With contingency funds running low and the shutdown of the D.C. government looming, Delegate Eleanor Holmes Norton and Mayor Vincent Gray took the budget battle directly to Congress. During a news conference on the Capitol grounds Wednesday, Gray and Norton demanded that the House and Senate free the city’s budget from the federal shutdown.
To keep the city running, officials tapped into the contingency (or reserve) fund – money set aside for unforeseen events such as natural disasters. By weeks end, the reserve money could be exhausted.
Although the District of Columbia’s budget is free of federally appropriated dollars, Congress treats the city as a federal agency. As such, the local D.C. government cannot spend its own money without congressional approval.
“I stand on these grounds of the U.S. Congress, said Gray, to say that we need both houses of Congress and the president to act now to avert further consequences and the negative impact to District of Columbia residents, employees and visitors who are suffering because of our lack of budget autonomy.
“We deserve to be able to spend our own money; the District of Columbia residents’ own money.”
Gray said those words as Senate Majority Harry Reid and members of the Senate held a news conference at the steps of the Capitol a short distance away. Yesterday, Gray sent a letter to President Obama, Reid and John Boehner demanding a meeting on freeing the city's budget and the consequences of a city shutdown.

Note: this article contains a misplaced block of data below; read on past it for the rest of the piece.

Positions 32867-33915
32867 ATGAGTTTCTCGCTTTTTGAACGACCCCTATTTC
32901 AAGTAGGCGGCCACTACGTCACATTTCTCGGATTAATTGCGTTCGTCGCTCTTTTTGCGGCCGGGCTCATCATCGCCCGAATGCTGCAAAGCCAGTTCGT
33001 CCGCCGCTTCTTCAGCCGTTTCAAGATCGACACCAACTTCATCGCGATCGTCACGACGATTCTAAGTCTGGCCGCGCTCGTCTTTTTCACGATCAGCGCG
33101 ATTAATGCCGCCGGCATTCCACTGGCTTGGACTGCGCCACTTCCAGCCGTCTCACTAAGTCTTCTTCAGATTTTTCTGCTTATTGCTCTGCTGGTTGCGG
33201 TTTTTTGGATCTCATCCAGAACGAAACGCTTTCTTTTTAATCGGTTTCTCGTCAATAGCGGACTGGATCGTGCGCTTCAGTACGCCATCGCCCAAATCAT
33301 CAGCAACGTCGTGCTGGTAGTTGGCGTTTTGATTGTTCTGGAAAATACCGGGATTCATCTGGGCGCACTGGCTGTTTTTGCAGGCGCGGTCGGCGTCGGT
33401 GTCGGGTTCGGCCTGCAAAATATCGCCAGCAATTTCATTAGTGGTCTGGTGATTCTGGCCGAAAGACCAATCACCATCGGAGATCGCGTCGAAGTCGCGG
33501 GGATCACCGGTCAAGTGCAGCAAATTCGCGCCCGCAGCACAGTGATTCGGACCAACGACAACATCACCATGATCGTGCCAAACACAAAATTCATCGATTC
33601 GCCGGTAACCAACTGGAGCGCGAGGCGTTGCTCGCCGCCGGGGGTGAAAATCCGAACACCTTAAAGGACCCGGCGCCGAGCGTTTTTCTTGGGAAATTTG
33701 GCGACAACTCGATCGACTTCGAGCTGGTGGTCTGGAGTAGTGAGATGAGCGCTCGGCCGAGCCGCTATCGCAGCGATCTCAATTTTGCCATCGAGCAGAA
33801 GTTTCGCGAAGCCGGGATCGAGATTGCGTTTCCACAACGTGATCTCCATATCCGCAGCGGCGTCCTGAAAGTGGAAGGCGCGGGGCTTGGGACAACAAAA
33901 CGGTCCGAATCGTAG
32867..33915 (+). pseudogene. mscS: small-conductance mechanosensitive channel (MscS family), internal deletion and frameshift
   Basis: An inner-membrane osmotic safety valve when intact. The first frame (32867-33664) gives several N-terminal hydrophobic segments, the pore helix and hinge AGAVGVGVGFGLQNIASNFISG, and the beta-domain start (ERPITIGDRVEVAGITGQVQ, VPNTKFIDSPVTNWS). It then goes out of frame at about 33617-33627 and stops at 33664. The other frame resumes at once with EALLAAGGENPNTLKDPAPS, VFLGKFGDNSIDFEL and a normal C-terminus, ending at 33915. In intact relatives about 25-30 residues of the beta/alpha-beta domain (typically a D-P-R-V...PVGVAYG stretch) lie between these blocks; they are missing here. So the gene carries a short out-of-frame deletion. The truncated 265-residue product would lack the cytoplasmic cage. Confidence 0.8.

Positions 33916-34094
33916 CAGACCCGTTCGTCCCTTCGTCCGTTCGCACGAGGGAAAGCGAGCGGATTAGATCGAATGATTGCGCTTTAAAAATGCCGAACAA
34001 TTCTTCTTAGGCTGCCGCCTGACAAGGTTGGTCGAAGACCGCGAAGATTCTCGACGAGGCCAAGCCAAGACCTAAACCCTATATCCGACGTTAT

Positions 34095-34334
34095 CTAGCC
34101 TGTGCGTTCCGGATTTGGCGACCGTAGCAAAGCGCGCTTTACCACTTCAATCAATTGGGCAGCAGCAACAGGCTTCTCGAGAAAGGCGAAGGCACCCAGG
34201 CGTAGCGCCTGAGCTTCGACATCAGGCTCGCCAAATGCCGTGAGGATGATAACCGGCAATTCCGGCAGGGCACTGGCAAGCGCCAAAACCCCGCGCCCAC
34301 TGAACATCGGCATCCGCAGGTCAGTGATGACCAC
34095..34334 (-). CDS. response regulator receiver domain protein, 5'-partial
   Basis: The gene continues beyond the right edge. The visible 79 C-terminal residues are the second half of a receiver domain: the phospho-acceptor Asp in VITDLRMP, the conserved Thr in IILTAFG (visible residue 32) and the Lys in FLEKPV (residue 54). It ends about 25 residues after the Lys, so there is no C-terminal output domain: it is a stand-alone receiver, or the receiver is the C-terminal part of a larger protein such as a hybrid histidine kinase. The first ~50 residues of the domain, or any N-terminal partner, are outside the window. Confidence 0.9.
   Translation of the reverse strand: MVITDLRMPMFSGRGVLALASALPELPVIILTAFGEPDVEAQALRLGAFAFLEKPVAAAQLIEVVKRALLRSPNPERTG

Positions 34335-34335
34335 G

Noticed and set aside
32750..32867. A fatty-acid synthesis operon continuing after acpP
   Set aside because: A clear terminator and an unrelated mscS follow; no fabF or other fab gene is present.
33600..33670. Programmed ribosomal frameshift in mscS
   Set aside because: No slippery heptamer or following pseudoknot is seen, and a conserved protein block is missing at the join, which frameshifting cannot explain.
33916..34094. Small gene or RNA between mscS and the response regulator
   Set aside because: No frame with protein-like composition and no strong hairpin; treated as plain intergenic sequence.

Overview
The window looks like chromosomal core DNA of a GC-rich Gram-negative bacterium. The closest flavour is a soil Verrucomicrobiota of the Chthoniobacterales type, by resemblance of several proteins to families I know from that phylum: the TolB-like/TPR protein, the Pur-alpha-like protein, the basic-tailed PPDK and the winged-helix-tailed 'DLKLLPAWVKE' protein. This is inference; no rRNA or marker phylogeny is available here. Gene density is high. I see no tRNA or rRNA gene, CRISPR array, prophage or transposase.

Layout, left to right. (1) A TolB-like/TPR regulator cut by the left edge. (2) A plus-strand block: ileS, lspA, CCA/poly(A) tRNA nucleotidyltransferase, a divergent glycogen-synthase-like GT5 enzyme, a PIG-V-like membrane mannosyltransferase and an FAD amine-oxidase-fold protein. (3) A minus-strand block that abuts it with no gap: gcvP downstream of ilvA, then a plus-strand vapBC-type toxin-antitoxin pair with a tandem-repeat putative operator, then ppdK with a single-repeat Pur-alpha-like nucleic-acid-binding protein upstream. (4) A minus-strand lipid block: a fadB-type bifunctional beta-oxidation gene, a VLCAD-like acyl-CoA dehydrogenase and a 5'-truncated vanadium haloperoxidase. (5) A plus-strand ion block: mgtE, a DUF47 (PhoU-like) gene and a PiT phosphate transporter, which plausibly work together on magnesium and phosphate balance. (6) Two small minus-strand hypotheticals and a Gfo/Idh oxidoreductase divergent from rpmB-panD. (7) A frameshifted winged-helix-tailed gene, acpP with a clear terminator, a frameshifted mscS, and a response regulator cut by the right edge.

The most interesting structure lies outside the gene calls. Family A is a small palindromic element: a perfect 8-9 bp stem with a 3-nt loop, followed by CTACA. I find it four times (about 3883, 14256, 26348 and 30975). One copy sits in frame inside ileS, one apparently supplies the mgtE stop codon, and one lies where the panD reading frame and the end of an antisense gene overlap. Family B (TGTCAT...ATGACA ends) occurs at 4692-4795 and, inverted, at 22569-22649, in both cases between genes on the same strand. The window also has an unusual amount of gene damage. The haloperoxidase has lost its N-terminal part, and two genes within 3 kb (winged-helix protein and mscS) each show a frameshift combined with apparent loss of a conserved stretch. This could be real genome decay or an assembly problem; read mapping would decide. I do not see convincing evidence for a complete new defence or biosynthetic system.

Norton openly criticized democrats and the administration for allowing the city to become entangled in the federal budget circus.
“Congressional Democrats and the democratic administration, who had been our best friends, acted deliberately and willfully to ensure that the District of Columbia government, an innocent bystander, was brought into the present folly and held captive,” Norton said.
“The Senate’s current hold on the city’s budget is absurd,” she continued.
Norton’s effort to free D.C.’s budget from congress has some support on the Republican side of the aisle. Norton praised the efforts of House Majority Leader Eric Cantor and Darrell Issa (R-CA) on behalf of the city. Issa lobbied members of both sides in support of a bill to free the D.C. appropriation.
Rep. Issa attended Wednesday’s news conference and voiced his support for a D.C. budget free of congressional intrusion.
“I cannot help but notice that your [D.C.] license plates say ‘taxation without representation,” Issa noted. “Perhaps they should say ‘federal government don’t treat on me’ instead. The fact is that representation of your taxes is essentially what we have before us today. These are taxes paid by the people of the District of Columbia to the city government. These are your money, which are entrusted to your elected officials.”
Issa said that the freeing of D.C.’s budget “should not be a partisan issue.” He asked Leader Reid to bring the issue to the floor for a vote and said that he would work to gain senate Republican support for the measure.
Correction: This article was edited to accurately reflect the spelling of Rep. Issa's name.